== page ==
The bride looked quickly to the left, then to the right. I surmised that the new señora was looking for the SUV. Shouldn’t it be sitting in its parking space across from the gate? But it was gone. Why had the driver left that perfect parking space? Why did he head up the one-way street to the corner, only to get stuck behind a battered pick-up truck the color of frijoles refritos? When the bride spied the vehicle near the corner, she tore up the sidewalk towards it. Her groom tried his best to keep up, but he had to hustle. Two unkempt brown dogs crossed her path, but she was undeterred. By now, her maid of honor in a strapless blue gown was chasing her, yelling, laughing and shaking her head in disbelief. She was almost tripping over her own long gown, calling to her friend, “Qué estás haciendo. Adónde vas?”

Runaway bride did not turn around, did not answer her bridesmaid, paid no attention to her husband, and did not stop until she had opened the back seat of the SUV and dragged her skirts and her new spouse in with her.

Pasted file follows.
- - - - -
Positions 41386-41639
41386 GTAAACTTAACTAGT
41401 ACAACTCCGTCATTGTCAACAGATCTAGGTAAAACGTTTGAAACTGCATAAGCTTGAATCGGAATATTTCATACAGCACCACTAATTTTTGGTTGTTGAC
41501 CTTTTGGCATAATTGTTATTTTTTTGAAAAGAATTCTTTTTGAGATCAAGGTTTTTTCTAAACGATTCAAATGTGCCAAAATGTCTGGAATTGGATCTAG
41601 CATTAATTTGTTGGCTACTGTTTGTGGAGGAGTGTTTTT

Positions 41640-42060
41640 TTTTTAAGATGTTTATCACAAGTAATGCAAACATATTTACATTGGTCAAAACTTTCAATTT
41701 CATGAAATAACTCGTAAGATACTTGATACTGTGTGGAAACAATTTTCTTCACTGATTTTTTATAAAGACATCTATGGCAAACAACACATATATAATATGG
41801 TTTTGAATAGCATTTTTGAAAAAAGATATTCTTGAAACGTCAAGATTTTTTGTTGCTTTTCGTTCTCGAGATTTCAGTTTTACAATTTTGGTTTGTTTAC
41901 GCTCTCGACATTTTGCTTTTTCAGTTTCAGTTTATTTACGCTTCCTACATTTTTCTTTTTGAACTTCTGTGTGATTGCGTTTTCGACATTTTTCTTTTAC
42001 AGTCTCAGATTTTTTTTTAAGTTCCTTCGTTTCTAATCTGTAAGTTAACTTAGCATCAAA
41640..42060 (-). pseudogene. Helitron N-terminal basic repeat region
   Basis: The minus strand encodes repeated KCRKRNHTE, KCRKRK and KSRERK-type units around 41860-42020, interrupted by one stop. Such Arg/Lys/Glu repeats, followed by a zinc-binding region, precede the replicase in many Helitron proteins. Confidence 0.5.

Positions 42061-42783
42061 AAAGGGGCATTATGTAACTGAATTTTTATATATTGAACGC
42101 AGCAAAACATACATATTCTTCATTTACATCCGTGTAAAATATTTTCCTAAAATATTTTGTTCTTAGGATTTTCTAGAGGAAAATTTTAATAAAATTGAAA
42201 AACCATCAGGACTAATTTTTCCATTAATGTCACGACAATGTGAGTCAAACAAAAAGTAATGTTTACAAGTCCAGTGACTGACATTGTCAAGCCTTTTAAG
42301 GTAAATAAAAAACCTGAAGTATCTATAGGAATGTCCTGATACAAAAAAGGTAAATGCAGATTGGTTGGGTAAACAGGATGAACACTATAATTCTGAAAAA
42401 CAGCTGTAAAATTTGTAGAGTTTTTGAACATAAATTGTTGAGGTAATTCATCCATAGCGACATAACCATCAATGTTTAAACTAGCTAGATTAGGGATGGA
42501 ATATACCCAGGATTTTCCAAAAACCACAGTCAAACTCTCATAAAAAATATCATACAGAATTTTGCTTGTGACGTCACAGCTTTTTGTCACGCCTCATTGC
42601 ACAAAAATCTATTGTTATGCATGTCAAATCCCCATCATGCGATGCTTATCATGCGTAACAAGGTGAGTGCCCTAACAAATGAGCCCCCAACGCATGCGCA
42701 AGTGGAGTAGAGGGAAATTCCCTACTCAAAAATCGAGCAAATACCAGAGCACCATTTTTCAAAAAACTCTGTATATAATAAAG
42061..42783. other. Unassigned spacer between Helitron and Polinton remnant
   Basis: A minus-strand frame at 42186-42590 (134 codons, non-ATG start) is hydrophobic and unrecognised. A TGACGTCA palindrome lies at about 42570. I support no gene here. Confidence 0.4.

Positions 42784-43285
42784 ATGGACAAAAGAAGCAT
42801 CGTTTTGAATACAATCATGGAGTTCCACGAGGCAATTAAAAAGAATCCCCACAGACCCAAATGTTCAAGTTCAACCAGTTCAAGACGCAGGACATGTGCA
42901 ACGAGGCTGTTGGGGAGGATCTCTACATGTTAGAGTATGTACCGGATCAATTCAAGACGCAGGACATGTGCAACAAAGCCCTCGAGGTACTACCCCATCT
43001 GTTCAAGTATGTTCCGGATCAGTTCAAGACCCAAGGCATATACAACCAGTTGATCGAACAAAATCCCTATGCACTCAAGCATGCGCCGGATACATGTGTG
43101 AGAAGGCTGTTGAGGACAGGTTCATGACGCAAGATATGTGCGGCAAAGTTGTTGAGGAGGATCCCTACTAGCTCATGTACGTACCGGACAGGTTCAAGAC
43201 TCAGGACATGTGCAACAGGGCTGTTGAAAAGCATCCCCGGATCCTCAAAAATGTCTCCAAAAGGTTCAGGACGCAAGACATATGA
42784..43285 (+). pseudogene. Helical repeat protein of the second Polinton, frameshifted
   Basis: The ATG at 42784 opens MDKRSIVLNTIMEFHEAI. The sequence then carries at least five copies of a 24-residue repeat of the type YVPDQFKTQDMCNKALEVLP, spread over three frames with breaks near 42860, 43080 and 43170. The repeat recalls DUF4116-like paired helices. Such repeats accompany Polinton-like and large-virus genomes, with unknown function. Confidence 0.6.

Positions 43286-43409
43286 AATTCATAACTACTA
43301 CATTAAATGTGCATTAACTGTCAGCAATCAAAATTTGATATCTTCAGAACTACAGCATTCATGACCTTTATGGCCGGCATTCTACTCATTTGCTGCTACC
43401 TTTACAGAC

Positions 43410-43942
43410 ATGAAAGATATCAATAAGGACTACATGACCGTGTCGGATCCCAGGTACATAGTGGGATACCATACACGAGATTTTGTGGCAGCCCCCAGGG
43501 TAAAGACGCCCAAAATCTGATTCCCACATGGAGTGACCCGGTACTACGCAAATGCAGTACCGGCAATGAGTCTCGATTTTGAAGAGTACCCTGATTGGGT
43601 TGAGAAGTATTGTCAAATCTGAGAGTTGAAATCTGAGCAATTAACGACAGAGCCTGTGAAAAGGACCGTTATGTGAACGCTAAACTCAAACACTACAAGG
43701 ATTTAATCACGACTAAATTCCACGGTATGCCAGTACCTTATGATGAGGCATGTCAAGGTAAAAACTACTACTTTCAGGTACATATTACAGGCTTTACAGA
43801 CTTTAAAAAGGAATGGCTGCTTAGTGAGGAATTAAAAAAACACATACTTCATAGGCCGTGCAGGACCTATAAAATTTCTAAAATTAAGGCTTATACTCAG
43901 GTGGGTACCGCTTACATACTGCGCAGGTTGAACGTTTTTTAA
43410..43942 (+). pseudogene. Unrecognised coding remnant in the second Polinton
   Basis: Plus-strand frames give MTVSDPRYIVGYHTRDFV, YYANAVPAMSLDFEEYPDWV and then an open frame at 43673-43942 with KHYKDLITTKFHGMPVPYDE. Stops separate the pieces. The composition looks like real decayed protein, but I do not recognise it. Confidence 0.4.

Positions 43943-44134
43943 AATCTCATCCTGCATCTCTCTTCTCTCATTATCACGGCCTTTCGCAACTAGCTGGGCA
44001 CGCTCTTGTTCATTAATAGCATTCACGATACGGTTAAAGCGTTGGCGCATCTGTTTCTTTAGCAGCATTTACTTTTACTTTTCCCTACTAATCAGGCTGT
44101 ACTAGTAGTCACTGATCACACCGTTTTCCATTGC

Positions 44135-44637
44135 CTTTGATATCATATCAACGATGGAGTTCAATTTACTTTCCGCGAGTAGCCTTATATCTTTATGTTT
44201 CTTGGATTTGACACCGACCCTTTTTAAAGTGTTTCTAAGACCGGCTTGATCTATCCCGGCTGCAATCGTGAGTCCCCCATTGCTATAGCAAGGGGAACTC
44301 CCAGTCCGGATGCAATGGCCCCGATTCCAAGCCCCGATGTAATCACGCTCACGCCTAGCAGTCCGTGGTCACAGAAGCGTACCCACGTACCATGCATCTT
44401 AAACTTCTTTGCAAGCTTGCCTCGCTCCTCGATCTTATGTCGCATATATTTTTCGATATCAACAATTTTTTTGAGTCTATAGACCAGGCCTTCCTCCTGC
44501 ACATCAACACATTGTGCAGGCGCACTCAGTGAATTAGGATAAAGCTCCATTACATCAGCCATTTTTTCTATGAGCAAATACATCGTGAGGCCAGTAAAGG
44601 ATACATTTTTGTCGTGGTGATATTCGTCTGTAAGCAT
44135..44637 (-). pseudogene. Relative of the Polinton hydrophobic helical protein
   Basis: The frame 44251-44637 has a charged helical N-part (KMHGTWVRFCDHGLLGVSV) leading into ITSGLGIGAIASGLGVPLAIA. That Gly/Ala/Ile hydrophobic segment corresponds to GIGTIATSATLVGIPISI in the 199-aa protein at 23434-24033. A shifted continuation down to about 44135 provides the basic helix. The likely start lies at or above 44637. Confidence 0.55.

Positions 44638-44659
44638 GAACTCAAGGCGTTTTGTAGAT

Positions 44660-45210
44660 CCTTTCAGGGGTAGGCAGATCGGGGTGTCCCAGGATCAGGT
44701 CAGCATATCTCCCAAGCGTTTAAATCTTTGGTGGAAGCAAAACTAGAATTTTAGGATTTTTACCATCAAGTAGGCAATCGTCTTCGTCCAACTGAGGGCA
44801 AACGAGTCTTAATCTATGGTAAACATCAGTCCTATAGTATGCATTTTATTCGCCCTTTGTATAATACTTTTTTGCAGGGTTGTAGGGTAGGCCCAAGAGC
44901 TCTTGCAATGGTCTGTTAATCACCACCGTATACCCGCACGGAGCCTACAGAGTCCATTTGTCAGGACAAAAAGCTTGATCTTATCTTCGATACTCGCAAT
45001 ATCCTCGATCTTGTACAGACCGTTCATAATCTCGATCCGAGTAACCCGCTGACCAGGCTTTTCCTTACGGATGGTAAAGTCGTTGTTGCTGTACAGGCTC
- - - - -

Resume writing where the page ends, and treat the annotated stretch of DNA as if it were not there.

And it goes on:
She opened the rear window. Giddy and smiling, she motioned frantically to her bridesmaid, calling out, “Rapido. Rapido.”  Giggling but still looking mystified, the young lady in blue got into the front seat. The driver stepped on the gas, and they were off.  

“Wow, what was that all about?” I asked myself. Why the hurry? Did she want to get to the reception ahead of her guests? Did she need a drink before anyone else arrived? Did she want to visit an elder who couldn’t attend the wedding? Was she just anxious to start her married life, or at least the honeymoon? Who knows? I do know what she did is not typical of Mexican brides or brides anywhere. But I also know this young lady displayed a certain Mexican spirit that this gringo can only appreciate but never duplicate. All I can say is, Viva México! Y buena suerte to the new couple.

 

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Comments   

#2 Allan MacGregor 2015-04-29 20:23
Hi Janice, Your excellent Ojo article superbly paints a picture of that unusual wedding event! Barbara and I enjoyed the evocation of our new "hometown."
Best,
Allan
#1 Herbert 2015-04-23 18:44
Dear Ms. Valverdel, what a well written article. Of course your readers all want to know the unanswerable question. What happened next? Where did they all go in such a hurry? What was the hurry, did the bride need to use the restroom? I enjoyed your style of writting, you included senses and you captured my attention. Good Job!